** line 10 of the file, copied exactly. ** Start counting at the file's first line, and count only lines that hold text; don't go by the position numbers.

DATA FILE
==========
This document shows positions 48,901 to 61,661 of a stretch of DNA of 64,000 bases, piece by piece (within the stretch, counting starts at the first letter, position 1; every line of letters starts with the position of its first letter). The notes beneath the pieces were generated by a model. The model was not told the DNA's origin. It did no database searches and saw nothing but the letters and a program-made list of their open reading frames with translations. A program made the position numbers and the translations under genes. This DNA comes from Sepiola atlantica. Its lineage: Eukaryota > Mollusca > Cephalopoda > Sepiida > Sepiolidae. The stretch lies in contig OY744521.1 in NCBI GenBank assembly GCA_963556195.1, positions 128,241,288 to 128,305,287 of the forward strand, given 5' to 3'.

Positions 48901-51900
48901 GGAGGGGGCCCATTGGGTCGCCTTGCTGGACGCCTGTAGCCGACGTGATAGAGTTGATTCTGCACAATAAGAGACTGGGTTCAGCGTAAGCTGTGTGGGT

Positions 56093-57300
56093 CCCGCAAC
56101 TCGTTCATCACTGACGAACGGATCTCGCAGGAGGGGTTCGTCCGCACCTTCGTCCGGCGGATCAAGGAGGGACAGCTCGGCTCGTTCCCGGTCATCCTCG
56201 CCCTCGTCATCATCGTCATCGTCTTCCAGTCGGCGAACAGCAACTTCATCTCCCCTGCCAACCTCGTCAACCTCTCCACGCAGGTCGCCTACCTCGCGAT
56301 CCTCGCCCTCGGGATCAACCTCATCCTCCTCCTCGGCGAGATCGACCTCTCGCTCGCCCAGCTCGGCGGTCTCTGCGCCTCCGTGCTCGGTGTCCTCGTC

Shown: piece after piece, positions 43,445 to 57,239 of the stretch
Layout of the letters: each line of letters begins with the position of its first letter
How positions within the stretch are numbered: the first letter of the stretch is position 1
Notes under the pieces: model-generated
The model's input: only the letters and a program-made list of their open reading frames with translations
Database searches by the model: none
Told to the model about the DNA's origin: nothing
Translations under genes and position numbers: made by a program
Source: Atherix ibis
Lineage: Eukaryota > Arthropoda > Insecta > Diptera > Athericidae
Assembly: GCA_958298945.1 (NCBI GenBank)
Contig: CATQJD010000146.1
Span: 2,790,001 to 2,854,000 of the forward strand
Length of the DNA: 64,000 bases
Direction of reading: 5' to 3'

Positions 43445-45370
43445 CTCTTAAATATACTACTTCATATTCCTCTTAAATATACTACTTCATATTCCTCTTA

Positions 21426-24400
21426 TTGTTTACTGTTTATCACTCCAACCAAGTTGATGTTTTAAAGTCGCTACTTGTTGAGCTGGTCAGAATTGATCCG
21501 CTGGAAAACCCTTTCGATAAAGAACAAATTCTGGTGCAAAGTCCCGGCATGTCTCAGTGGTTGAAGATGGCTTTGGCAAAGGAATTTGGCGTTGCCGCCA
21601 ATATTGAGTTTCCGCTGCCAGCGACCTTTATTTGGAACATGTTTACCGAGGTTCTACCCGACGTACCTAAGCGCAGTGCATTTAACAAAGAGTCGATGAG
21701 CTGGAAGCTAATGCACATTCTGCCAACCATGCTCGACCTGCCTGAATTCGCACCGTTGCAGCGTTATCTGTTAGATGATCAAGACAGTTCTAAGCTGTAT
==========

Layout of the letters: each line of letters begins with the position of its first letter